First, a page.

DLA has just completed production on a series of bioscience videos for the K-12 market in the USA.
Video in K-12 can be a daunting prospect. The volumes required can be huge. K-12 subjects like “reverse transcriptase” or “hox genes” are not always obvious candidates for an exciting video experience. The learner group is wide and diverse. And that learner group - Generation Z video natives - can be a difficult cohort to engage.
With the videos off to classrooms across Florida, here are six things we can share from the experience that will help anyone planning to use video in K-12 learning:
1. Use video for what it does well
Video is great for engaging, inspiring and putting abstract concepts into real world contexts. It can be beautiful, moving or simply attention grabbing. Use those strengths. Video is not great at large volumes of facts and figures. Meet those challenges elsewhere.
2. Don’t be caught in the Literal Trap
It can be tempting to commission a video where words in the script exactly match shots on the screen. Sometimes that can be effective at other times it’s like a bad Powerpoint presentation. Think laterally - sometimes the less obvious picture-word combo makes the most impact. In the TV industry we have a joke about this - an overly literal illustration of script is referred to as being “Lord Privy Seal”. To understand this joke you have to watch a classic David Frost sketch.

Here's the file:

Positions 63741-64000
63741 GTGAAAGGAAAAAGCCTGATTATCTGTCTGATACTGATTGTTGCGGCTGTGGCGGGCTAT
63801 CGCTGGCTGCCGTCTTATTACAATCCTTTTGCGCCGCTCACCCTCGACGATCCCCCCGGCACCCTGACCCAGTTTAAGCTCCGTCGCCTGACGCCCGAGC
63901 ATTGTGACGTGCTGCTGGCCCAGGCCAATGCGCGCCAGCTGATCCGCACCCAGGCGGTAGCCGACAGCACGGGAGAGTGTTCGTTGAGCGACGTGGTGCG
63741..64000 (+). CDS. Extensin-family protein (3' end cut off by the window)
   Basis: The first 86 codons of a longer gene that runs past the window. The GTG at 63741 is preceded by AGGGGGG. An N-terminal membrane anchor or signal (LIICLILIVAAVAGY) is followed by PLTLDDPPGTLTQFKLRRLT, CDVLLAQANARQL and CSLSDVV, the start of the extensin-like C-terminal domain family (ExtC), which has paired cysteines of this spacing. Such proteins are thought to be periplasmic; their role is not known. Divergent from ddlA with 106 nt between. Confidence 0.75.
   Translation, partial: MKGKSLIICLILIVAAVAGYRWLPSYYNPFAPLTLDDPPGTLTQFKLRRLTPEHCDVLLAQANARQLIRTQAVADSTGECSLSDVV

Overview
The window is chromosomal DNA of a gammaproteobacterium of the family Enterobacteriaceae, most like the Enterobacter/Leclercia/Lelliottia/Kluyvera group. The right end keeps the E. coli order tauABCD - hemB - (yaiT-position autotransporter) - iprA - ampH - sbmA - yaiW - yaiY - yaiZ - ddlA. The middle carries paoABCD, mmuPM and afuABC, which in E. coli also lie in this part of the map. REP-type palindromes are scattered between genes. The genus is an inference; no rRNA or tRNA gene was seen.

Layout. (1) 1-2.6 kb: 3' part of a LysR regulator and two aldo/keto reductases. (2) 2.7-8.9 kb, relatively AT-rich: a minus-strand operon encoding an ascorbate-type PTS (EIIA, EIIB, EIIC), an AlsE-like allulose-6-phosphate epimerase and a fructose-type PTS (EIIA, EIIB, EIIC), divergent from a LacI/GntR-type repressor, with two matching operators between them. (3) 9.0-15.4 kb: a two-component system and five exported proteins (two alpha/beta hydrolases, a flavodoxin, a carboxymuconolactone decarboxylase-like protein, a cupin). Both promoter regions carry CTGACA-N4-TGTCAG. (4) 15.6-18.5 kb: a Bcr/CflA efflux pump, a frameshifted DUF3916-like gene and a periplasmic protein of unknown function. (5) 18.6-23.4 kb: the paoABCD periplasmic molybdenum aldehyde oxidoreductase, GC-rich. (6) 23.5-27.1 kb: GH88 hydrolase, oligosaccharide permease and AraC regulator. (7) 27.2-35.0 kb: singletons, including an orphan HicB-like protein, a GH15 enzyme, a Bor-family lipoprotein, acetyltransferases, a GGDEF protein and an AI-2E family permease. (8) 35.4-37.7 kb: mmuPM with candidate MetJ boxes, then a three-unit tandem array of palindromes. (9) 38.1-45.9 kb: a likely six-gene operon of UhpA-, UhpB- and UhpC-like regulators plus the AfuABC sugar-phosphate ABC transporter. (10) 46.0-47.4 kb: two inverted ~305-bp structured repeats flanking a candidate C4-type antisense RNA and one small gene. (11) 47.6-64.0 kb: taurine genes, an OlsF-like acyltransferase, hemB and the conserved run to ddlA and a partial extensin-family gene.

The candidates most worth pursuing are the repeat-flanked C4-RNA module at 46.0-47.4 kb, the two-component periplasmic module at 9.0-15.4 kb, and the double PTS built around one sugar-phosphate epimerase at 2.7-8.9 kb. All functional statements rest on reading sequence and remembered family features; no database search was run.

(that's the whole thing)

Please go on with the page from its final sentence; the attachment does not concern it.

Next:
3. Less is more
We usually recommend videos run around 1 to 3 minutes. It’s not fixed, they are often shorter and sometimes longer. Adding minutes doesn’t add learning effectiveness. Don’t be tempted to squeeze half your curriculum content into a single video - all you will do is disengage the learners.
4. Take time to consider format
Video for K-12 is defined by volume. There could be 90 minutes easily across a course - feature film length. But you don’t have feature film budgets. So how can you keep quality high and costs low? A well planned format - the right host, a consistent visual style, house graphics, considered music and sound effects - not only ensures a distinctive creative imprint but allows you to introduce an efficient templated production operation.
5. Choose industry pros
You don’t save money by hiring your friend who makes wedding videos. Industry professionals are faster, more creative and innovative and can handle projects at scale. A strong team will create efficient templated workflows that work for you and your budget.
6. Early and central
Video should be central to your digital thinking not an afterthought. Plan from the beginning how video is going to integrate with, and drive, other learning activity. Publishers and editors should be thinking about video - and watching it - before their authors write a single word.